29. Hello!! My daughter recently spent some time in and out of hospital so these dolls are perfect for her! I purchased your pattern and then I set about making it. I had to do pretty much exactly what you did, go around with my velcro like a sneaky spy and stick it on all the fabric in the stores (I used the velcro enclosures on my daughter's winter coat) until I finally found some that works wonders! Micro fibre! Velcro sticks all over it like crazy and yet it pulls off without ruining the fibres. It is truly soft too but it makes a hunormous mess when you cut it(almost akin to the hunormous mess that filth wizard had at her place with her roadkill unicorn! haha! That's where I found the link to your blog) Anyway, thank you so much for sharing such a wonderful pattern! The doll is just LOVELY and my daughter loves it to bits!

  30. I've found your blog recently. Is there anyway to buy these dolls pattern? I love them! And I looooove your blog, your ideas... I wish I could do half of what you do!

  31. @Ana
    Ana, yes you can buy the pattern here:

  32. I think these dolls are a wonderful idea and so adorable! Seems the little red round velcro dots might make some lovely measles/chicken pox/misquote bites for the dollies!

  33. Oh my gosh. Where do you get the energy to do all these amazing stuff?! I love it though. Especially the band aids. My daughter has a thing for band aids.

  34. I'm working on an Owie doll now and it is so much fun! But how did you manage to sew those teeny tiny BandAids? The felt keeps slipping around under my presser foot because they are so tiny. :-(

  35. I'm making an Owie doll right now and it is making my heart sing. However... the tiny BandAids keep getting hung up under my presser foot. Do you have any tricks for sewing tiny things? I had a similar problem with the eyepatch elastic, although I did finally get that to work after half a dozen tries (which resulted in four eyepatches... because I'm sure I will need 4 eyepatches!)

    1. Sharon: I sew the bandaids before cutting them out. So I cut out the velcro pieces, then sew them onto a larger piece of felt, then cut out the felt around the borders of the velcro. You'll also need a higher tension (top and bottom) to get a nice topstitch through velcro. If your needle gets stuck or tugs the velcro/elastic down through the throatplate, it's blunt - change needles. But otherwise, no, I didn't have a problem with the bandaids or the eyepatches. Good luck!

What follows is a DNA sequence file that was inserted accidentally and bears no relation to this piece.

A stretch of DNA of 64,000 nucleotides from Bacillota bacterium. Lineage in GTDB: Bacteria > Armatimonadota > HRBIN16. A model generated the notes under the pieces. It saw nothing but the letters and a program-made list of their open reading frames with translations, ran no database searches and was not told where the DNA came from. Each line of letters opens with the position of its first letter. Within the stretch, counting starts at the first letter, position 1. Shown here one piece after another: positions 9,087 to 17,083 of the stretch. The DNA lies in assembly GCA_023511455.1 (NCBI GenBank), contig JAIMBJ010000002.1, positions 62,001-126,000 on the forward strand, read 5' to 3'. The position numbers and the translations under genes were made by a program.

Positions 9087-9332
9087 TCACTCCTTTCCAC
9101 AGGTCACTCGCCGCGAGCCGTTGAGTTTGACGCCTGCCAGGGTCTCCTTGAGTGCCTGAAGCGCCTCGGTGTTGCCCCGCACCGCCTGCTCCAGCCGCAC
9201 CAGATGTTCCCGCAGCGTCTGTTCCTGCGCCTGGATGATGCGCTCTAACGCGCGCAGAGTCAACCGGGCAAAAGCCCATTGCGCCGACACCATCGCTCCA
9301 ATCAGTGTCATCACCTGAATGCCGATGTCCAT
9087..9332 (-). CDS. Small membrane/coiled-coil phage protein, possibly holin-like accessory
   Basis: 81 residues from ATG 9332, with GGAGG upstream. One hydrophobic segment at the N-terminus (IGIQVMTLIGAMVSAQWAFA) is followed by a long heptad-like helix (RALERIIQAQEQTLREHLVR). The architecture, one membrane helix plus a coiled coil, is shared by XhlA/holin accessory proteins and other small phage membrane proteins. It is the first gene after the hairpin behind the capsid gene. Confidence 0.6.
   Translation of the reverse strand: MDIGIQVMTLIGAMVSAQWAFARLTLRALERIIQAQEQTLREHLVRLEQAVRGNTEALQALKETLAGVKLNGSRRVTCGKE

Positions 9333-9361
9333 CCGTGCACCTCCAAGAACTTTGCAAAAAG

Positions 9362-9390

36. That should make it a lot easier! Haha! Thank you thank you!


  37. You're crazy. Crazy. I love it.

  38. You will never know how much joy this page gave me reading about your Owie dolls! So sweet a read. LOVE your reversible outfit. So impressed!

  39. Christina @
    These are irrestible. Thanks for sharing such a fabulous tutorial :-)

  40. I absolutely love this! Best idea ever! Thanks for sharing:) You'll make many a little kid very happy with those dolls:)))

  41. You amaze do you do it. Love reading this post.

  42. Will you be making these again to sell?

  43. When my 8 year old son was preparing for the first of 3 surgeries for Ulcerative Colitis, the therapist in the Child Life program at Johns Hopkins hospital helped him personalize a doll to
    prepare him for the ostomy bag and incisions. I used this doll to explain to his 3rd grade classmates why they shouldn't hit Brian in the stomach. Your dolls would be a wonderful gift to help a child deal with the unknowns of scheduled surgery.

  44. These are AMAZING! I imagine they'd be sooo helpful in hospitals/doctors' surgeries. They look so perfectly made!!

  45. love love love these dolls what a great idea. Was thinking maybe there could be a way to make the hair removable for children going thru chemo. going to have to get these patterns. Thank you :)

    1. Mardi - yes! Here is the mini-tutorial for the removable hair: